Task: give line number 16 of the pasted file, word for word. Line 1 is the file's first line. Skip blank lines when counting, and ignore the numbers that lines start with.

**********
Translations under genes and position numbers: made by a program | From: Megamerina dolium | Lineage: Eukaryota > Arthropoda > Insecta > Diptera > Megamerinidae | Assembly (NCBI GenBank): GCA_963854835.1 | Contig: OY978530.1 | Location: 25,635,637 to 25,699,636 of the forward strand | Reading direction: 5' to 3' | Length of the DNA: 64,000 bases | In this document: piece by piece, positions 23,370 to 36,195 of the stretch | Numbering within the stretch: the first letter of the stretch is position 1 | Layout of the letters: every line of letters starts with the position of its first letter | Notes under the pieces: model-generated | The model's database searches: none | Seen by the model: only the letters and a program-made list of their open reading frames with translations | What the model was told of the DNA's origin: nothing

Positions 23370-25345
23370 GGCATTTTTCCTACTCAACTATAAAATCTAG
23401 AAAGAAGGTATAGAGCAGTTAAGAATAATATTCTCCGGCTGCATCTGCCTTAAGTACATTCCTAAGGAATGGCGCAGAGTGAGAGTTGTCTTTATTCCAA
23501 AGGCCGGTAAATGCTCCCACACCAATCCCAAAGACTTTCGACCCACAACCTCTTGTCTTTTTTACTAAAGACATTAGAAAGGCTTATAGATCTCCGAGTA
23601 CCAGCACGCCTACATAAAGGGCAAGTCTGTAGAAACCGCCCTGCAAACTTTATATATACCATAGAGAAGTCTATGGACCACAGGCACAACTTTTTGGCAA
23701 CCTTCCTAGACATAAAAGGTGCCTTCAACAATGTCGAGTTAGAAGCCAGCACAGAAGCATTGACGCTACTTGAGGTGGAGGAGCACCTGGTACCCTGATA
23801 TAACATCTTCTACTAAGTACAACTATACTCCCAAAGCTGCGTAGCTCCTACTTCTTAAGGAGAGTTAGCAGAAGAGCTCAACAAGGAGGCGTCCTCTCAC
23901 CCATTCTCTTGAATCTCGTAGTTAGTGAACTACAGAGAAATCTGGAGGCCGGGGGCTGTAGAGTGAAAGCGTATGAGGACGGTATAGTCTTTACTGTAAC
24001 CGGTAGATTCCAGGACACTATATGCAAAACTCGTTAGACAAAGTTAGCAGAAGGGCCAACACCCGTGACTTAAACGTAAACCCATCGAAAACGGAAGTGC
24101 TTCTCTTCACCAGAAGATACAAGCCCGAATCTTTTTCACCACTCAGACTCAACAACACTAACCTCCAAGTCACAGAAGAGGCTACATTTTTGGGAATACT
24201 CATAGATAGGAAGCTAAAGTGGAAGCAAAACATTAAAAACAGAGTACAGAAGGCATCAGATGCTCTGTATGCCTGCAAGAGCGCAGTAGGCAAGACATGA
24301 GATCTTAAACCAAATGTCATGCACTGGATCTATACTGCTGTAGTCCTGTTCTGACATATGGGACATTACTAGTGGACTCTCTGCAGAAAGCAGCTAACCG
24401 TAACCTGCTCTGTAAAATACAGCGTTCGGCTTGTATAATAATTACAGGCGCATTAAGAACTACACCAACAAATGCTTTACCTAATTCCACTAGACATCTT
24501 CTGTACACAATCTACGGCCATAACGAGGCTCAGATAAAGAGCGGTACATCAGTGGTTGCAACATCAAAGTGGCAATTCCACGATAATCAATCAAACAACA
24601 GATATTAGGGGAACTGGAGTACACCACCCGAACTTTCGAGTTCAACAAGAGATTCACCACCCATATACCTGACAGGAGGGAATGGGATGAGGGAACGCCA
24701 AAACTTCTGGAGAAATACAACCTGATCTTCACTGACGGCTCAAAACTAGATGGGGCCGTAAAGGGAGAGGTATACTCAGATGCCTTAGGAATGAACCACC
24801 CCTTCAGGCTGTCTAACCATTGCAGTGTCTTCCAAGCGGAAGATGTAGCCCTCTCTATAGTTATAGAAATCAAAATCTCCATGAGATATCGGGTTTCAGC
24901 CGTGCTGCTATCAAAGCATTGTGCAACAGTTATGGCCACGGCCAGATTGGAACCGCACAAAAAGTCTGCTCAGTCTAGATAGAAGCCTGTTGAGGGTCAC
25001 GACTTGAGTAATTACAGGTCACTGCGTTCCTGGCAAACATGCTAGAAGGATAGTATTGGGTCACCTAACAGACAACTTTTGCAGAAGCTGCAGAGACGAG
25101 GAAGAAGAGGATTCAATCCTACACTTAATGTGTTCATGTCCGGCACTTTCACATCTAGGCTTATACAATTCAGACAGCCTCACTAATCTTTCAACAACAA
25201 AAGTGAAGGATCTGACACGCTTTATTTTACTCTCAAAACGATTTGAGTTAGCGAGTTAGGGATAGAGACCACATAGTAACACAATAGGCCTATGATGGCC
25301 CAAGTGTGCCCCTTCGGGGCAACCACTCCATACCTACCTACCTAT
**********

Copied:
24601 GATATTAGGGGAACTGGAGTACACCACCCGAACTTTCGAGTTCAACAAGAGATTCACCACCCATATACCTGACAGGAGGGAATGGGATGAGGGAACGCCA